Parish Cemetery

The older of two cemeteries sitting astride the old National Road, U.S. 40, in the neighborhood of Arlington just north of Brookville, Ohio, this holds the remains of my great-grandparents on Dad’s side, plus a lot of my Rasor kin, who were probably instrumental in the church across the street.



On the educational side

In this family, education was taken seriously, within limits of practicality and with a strong dose of suspicion.

I had always assumed that Grandpa had finished high school. His father, however, had received only rudimentary schooling at the outset and after the Civil War. In North Carolina, the Quaker schools were the last to shut down, and reopened early in the years after with much assistance from Friends in the North.

Still, the 1870 Census reports 13-year-old Joshua was working the farm while his 10-year-old brother attended school. Grandpa’s mother and his wife both taught school for a while; a college degree was not required in those days, especially in the one-room schools.

TJ notes, though, “I don’t think my dad went beyond eighth grade. The boys had to work the farmland. I have my mother’s eighth-grade graduation picture, but not a high school picture. She did prepare for a teacher’s certificate and I assume she did teach, but not for long.”

Now I’m wondering just what drew Grandma to teaching.

Continue reading On the educational side

Arlington Cemetery

Two cemeteries sit astride the old National Road, U.S. 40, in the neighborhood of Arlington just north of Brookville, Ohio.

I have ancestors buried in both.




The newer one, Arlington, sits next to a United Brethren church founded in 1845 that wound up United Methodists after the mergers. No, this one’s not the famous national cemetery just outside the national capital.

My parents and grandparents and Uncle Leroy and Aunt Anna are buried here.

As I also learned scrolling though Census records, my grandparents had been childhood neighbors growing up on farms just south of here.

Homemade noodles, crates of oysters, fried chicken, and more

Because of the geographical distances, Dad’s sisters and their families were to a large degree alien to my sister and me. Family reunions, gathering the descendants of Grandpa’s father, Joshua, were no less confusing, even though they were attended largely by people who lived within driving distance of us. Only after I undertook the genealogical research did the connections become clearer. Fortunately, I launched into this project shortly after cousin Floyd had begun collecting materials and asking questions, and we were soon swapping our findings and hunches.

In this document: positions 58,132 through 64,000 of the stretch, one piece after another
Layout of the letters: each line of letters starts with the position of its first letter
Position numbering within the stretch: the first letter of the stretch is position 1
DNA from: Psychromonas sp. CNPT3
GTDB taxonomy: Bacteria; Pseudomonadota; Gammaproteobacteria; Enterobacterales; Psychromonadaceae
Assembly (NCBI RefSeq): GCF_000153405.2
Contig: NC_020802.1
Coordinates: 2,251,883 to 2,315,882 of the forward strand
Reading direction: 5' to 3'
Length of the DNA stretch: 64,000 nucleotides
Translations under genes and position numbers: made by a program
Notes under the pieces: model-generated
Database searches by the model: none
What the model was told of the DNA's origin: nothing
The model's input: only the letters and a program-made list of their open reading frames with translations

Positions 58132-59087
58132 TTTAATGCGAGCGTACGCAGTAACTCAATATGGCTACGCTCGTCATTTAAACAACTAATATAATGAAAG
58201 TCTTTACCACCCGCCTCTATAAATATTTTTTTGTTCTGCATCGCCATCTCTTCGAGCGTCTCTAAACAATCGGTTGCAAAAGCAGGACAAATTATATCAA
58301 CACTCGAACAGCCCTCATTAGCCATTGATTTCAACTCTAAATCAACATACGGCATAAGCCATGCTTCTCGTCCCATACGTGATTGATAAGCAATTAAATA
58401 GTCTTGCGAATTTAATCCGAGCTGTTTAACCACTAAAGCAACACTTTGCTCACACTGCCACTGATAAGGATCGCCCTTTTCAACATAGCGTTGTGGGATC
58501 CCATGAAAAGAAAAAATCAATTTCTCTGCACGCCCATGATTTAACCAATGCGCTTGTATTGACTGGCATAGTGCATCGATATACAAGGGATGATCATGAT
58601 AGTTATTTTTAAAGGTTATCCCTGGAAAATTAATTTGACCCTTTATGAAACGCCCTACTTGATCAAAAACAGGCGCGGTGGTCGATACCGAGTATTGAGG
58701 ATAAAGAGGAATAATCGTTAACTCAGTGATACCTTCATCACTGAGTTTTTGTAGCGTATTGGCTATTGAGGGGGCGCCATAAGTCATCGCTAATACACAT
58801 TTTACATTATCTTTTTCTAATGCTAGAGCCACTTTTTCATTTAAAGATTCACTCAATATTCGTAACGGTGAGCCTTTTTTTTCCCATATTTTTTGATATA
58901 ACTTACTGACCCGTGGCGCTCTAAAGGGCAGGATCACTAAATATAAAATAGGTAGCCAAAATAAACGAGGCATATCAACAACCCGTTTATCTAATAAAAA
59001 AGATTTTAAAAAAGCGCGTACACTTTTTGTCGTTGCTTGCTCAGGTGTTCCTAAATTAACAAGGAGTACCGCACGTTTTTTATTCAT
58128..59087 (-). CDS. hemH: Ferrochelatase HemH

Reflecting on the reunions, Floyd recalled:

“Uncle James, no one enjoyed the food more, unless it was me. Remember the homemade ice cream! Aunt Erma with her quiet manner always enjoyed herself being with the family.”

Food, of course, quickly points to the kitchen where Grandma rolled out dough on tea towels and deftly cut with an unerringly accurate paring knife her homemade noodles – a vestige of her Pennsylvania Dutch heritage, as I would learn. TJ details the process: “She would spread her homemade noodles on clean dish cloths on the kitchen table and then, after they had dried some, transfer them to dowels between two chairs.” In my memory, wooden yardsticks were used instead. Either would work.

Only when I was reading Emerson L. Lesher’s humorous The Muppie Manual: The Mennonite Urban Professional’s Guide for Humility and Success and came across his mentioned of how the generation moving away from the farm prefers “pasta” to “noodles” did it click – none of her daughters or granddaughters learned the recipe or the knack.

Only now do the vague memories linger of overheard discussion of scrapple and German-named specialties we children would never touch willingly in a million years – one sounded vaguely like, hog maws, pig stomach, or maybe “corn paws.” Another was their synonym for cottage cheese, along the lines of “shmear-case” (schmerkase). A Sunday after-church dinner typically included pickled eggs and pickled beets, possibly also from that tradition.

Grandpa’s steaks, meanwhile, would be pounded out with a tenderizing hammer, breaded, and fried Southern-style – definitely not the marinated ones we now grill and savor.

Continue reading Homemade noodles, crates of oysters, fried chicken, and more